[Let me open a rather large parenthesis. Attitudes to America in general can oft serve as a litmus test for a whole range of normative positions. Tell me your views on America and I will tell you what you think of A, B and C. Anti-Americanism (in the ism sense of the word) and especially European Anti Americanism is also hugely interesting and much commented about in the last few decades. In part it is reactive to America: Our reaction to Bush Pere v. Clinton; or Bush fis v. Obama; or Iraq I (and Kosovo) v. Iraq II to give but some examples. In part it is a far deeper, almost ontological state of mind, and certainly an important part of European self-understanding. An appreciable part of European real or alleged distinctiveness (and cultural and moral claimed superiority) is tied up to the sense that we can claim to be ‘unlike America.’ Think how disorienting it would be to our sense of distinctiveness, if Obamacare had really provided for effective and affordable universal healthcare or if America abolished the death penalty et cetera. Is there not at times even a palpable European grim satisfaction when America lives up to its ugly version?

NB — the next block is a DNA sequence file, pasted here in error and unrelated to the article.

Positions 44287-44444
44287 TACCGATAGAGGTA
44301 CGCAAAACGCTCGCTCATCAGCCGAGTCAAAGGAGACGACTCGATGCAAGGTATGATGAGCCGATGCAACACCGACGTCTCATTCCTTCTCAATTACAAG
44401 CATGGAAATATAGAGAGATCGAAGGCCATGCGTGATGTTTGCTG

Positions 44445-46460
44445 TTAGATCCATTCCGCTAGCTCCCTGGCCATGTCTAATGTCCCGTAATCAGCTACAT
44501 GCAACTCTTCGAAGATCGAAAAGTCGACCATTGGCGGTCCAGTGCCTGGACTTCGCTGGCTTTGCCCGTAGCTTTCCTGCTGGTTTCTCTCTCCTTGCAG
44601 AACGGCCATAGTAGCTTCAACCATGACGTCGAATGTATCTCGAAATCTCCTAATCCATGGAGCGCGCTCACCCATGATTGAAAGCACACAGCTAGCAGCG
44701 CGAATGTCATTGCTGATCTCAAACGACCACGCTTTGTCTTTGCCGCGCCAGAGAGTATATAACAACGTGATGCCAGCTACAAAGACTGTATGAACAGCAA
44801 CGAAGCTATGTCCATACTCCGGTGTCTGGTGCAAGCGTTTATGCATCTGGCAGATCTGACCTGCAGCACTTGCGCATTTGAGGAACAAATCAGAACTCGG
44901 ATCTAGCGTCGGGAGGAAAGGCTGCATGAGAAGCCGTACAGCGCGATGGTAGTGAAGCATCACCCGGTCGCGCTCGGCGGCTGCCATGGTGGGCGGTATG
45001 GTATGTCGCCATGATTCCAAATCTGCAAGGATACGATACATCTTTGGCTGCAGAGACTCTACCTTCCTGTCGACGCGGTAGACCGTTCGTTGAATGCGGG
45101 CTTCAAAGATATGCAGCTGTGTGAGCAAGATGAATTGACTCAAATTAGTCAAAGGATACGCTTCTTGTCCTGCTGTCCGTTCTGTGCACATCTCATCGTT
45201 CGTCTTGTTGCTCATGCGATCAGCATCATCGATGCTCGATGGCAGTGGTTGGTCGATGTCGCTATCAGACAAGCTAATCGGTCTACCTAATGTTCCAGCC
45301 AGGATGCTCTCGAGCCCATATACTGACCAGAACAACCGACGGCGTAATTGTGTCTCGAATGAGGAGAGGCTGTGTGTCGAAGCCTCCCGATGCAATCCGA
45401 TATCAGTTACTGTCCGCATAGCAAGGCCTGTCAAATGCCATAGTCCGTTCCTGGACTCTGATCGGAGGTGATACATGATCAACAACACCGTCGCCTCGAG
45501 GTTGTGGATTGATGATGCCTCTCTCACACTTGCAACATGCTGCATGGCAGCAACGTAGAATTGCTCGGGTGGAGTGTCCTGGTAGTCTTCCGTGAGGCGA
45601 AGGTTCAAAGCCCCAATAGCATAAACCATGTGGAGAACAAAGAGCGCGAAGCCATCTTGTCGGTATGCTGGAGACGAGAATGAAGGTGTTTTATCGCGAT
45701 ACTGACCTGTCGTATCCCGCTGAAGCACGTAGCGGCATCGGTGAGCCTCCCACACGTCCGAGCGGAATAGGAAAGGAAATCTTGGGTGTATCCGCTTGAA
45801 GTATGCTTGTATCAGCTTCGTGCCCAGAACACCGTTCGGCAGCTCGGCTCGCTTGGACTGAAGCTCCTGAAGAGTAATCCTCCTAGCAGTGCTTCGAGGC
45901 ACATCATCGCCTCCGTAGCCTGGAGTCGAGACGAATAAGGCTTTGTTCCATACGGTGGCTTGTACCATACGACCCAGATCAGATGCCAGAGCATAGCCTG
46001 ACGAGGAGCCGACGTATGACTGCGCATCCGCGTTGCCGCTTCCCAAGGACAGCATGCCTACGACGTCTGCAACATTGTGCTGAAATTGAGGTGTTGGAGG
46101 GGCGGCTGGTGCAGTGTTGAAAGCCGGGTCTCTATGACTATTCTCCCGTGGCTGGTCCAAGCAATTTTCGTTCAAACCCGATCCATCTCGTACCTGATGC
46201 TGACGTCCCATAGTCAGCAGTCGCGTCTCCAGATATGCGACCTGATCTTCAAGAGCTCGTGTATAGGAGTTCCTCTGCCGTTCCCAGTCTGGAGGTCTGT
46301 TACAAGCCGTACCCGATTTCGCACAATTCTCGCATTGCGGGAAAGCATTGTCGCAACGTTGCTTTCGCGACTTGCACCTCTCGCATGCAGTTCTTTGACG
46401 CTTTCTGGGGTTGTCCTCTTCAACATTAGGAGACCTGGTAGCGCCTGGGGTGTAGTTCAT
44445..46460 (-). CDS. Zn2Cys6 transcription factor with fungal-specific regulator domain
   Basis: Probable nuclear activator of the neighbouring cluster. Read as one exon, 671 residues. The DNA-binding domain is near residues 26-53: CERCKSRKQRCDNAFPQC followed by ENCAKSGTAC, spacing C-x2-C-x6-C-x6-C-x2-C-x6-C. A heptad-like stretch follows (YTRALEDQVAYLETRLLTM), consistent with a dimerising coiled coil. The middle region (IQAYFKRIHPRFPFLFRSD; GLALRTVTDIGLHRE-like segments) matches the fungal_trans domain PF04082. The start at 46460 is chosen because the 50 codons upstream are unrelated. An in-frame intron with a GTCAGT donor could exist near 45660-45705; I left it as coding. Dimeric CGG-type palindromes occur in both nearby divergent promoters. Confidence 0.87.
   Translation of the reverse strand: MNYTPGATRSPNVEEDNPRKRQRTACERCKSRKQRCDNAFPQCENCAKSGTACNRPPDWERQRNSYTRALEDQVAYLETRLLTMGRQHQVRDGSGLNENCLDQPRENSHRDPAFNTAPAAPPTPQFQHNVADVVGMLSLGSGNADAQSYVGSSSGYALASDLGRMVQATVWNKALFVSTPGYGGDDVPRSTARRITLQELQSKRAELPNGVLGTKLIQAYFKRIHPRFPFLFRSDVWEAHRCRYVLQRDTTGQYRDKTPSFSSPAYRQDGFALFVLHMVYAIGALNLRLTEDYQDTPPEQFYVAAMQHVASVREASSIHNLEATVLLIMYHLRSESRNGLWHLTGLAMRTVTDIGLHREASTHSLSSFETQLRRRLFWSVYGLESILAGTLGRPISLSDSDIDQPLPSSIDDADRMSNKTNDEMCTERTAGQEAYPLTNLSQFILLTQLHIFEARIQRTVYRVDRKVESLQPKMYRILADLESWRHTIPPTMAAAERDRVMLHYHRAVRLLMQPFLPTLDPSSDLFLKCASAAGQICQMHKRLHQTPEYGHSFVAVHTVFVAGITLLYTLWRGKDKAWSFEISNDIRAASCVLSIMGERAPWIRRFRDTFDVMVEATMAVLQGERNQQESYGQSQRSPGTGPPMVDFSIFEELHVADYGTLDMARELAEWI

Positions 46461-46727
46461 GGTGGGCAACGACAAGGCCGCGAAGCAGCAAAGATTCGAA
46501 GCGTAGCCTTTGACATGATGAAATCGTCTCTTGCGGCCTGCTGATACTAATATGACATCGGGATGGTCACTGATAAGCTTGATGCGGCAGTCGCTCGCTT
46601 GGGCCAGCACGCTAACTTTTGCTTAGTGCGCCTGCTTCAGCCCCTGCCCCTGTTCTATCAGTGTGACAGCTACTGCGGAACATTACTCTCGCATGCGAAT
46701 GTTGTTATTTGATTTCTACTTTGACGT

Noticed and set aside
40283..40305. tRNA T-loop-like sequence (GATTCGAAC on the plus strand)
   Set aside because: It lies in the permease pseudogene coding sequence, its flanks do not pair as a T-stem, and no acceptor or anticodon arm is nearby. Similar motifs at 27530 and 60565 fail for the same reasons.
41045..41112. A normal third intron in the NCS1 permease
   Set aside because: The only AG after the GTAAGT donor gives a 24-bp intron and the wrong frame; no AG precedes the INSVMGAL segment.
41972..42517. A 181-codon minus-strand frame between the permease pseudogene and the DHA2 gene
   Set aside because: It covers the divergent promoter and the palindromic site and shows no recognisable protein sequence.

Make no mistake: There are some real and deep differences in the political culture of the two polities: Liberty (understood in complex but also elemental ways) is still the bedrock of the American value system and dignity (understood in complex but also elemental ways) is its European counterpart. Religion plays a fundamentally different role in the two societies. And there is a very meaningful difference which distinguishes European and American political cultures in relation to self-reliance, the spirit of economic entrepreneurship, as well as private philanthropy ( by the rich and the poor alike). But in other areas, Americans and Europeans view each other through self-serving narratives of each other which oft have little to do with reality. It is most noticeable in the area in which most Europeans think that most differences lie: Social solidarity, the welfare state, the economic safety net and all that. America is actually quite different from the European self-comforting or self-aggrandizing caricature. Spending on Medical care for the young and old and on social security in the USA is by huge margin the biggest item in American public expenditure and the social safety net is far more impressive than the habitual depictions. Sure, I can regale you with horror stories from here till further notice; there is an appreciable underclass and a staggering and unacceptable income differential. There is no place for any measure of complacency at all – in either polities. But my impression from living years in both polities, being a citizen of both, and from a keen interest in the literature, is that American European differences in this area, in the reality of lives actually lived, is far smaller than often imagined or presented.